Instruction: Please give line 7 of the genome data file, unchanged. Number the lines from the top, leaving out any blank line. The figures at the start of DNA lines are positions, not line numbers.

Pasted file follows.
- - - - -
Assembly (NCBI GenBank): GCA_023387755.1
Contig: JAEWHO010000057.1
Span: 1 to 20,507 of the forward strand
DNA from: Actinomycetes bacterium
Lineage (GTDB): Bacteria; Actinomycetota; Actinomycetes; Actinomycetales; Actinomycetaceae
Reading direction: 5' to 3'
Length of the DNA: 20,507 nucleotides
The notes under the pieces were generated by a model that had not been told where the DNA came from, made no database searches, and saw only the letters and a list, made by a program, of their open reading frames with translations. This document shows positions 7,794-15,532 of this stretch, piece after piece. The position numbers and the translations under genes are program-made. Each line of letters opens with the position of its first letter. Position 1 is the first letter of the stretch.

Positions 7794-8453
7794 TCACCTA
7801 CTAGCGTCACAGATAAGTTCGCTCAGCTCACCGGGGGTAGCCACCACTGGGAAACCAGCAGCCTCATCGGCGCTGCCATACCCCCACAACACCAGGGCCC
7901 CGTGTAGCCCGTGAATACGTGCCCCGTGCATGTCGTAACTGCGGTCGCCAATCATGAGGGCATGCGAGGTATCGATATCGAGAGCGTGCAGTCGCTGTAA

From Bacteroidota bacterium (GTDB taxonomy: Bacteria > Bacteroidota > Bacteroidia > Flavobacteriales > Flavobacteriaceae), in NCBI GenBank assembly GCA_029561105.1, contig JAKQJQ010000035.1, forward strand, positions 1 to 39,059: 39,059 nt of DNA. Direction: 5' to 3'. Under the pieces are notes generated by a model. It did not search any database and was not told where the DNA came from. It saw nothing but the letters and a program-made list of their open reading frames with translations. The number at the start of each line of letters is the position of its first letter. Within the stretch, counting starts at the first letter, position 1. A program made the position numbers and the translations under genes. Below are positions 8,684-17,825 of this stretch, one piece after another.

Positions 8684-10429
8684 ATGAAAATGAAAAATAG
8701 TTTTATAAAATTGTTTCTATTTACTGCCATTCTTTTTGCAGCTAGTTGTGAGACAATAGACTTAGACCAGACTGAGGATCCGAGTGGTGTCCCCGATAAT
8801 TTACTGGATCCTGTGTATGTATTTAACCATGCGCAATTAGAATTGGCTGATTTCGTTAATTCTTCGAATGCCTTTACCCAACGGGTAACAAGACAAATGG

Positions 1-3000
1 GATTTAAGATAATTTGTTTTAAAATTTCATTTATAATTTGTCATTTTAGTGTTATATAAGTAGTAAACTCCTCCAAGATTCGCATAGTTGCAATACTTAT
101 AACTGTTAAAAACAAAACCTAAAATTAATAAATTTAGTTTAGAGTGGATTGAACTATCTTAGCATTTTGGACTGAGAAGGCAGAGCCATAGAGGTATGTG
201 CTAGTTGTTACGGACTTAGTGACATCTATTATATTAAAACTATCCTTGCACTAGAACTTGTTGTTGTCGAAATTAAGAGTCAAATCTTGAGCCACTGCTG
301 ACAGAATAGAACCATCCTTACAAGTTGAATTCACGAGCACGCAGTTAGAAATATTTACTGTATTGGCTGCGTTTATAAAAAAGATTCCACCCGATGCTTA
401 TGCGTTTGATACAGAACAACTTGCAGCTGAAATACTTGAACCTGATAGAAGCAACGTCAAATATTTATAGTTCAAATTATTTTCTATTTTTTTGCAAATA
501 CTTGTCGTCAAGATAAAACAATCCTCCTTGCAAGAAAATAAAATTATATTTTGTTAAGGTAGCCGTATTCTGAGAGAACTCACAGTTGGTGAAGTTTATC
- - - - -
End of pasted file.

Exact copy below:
Length of the DNA: 20,507 nucleotides